Overall: Get it. It's $15 and it's 225 pages of rules, entities, and art. That's less than ten cents a page and that's at full price. If somehow that's not good enough, wait for it to go on sale. It's way better than what you could get for $15 on the ST Vault or a used book store.



Rating:
[4 of 5 Stars!]
M20 Gods & Monsters
Publisher: Onyx Path Publishing
by Akaki K. [Verified Purchaser]
Date Added: 04/13/2019 03:38:39

It's okay.

Book is interesting, but not outstanding. To me, book splits into two part - human characters 17-77pg (why are these in book called Gods and Monster I'll never know), and actual gods and monsters. The human part of the book is garbage. Aiming to please the current guardians of social fashion, a book supposedly about Traditions drives SJW meter over 9000. Why is such a theme central in Gods and Monsters fantasy book I'll never know. I paid to see see Gods and Monsters, not page upon page of short bio's.

The monster part is incomparably better, the creators finally diverged from the standard European variety that is already famous enough. Still feel the book missed a lot for greater censorship and lack of space (due staffing half of it with bio's). But still, this part of the book is pretty good, especially if you're not into reading side material on myth and folklore.

My greatest beef is with the art. The art has lost cartoony, glossy feeling of the M20, but went in different direction with illustrations that look like unedited drawings. Yeah, it's in color but most of the painitngs are just not high quality and lack details. though, there are some hidden gems like 196 or 167 (loved it). In understand the want to give it a gloomy, serious look. But if you want to show a charcater, please do so - half formed blob is not enough.



Rating:
[3 of 5 Stars!]
M20 Gods & Monsters
Publisher: Onyx Path Publishing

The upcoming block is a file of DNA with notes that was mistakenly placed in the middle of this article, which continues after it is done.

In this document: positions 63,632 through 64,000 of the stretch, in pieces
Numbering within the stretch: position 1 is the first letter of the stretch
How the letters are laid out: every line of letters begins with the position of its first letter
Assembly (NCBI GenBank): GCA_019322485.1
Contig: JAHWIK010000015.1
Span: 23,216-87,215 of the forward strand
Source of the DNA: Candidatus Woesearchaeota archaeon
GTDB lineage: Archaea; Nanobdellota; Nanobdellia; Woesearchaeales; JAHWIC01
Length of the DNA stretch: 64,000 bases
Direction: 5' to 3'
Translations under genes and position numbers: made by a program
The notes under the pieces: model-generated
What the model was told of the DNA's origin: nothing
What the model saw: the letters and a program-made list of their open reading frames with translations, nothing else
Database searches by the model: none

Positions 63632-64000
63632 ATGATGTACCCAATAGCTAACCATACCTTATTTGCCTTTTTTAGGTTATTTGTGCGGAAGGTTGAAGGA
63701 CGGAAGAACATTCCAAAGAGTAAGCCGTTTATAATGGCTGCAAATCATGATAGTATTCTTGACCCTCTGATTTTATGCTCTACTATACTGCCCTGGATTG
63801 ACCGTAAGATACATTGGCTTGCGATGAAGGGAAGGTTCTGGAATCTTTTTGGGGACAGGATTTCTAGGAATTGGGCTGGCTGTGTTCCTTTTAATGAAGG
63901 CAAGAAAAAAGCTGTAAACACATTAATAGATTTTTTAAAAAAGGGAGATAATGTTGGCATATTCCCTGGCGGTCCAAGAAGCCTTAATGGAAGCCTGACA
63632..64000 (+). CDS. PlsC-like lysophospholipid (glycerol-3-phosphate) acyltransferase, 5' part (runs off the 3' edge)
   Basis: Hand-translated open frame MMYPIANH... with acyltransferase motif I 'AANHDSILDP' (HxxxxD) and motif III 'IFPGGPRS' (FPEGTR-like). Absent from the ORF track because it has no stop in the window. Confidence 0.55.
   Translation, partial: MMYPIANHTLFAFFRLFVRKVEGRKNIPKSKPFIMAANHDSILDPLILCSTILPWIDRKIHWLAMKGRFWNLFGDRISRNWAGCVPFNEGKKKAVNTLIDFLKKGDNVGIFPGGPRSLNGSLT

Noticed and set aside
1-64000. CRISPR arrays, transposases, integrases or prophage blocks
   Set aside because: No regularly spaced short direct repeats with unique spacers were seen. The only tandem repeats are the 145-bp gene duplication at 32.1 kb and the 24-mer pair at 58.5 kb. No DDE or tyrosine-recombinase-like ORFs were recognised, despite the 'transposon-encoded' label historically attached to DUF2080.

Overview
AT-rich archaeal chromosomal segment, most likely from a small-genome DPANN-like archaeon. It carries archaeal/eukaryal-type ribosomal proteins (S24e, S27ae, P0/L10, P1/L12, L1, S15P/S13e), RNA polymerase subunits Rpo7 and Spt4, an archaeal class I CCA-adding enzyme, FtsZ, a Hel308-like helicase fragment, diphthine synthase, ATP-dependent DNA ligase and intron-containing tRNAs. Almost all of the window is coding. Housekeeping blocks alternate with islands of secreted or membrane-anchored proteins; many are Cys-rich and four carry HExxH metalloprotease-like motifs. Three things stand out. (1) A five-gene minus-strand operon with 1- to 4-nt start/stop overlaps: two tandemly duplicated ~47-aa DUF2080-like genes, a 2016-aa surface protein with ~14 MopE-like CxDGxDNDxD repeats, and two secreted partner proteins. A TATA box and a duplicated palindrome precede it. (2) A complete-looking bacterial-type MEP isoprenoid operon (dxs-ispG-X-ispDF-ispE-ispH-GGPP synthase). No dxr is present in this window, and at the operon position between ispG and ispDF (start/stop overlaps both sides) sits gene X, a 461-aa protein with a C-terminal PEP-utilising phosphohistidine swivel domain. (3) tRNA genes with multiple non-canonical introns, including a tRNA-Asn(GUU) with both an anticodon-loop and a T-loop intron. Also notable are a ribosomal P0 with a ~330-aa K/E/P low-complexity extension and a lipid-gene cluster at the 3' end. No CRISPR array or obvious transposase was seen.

by Van W. [Verified Purchaser]
Date Added: 04/10/2019 22:15:04

Gods and Monsters: originally a stretch goal for the M20 kickstarter, this book is a giant collection of nearly every kind of non-mage NPC you could want for a Mage game.

As is usual for Mage: the Ascension supplements, there are tantalizing hints of forking metaplot paths (The Enlightened Shock Corps has been canceled!), new material expanding concepts that haven't been explored since 1991 (Avatar types, new paradox spirits), new story expansions and concepts to disagree thoroughly with, and some lovely art here and there.

I'm specifically pleased to see a mention (though not a full writeup) of the alien Zigg as well as a character creation engine for companion/bygone/familiar characters.

There were a few things that I wish weren't in the book however. The more horrific monsters can be pretty grotesque, and I wish this book didn't have long passages discussing mages who were slavers. Besides mundane slavery, the book also depicts Djinns as a people broken by colonial exploitation by a Persian faction of mages. I thought this was a pretty weird choice that wasn't necessary. Djinn-binding humans could have been portrayed as having found a way to fight back against envious blaspheming spirits oppressing humanity instead of portraying Islam's prophet as the instigator of a exploitative war against a fully sapient people.

In summary, although this book has the kind of flaws and controversies that any and all Mage: the Ascension books would have, this is the kind of book every world of darkness line should have specifically so Storytellers don't have to write-up every NPC themselves. Any book that cuts down on the extensive prep time that White Wolf/Onyx Path games tend to need is worth its weight in tass.



Rating:
[4 of 5 Stars!]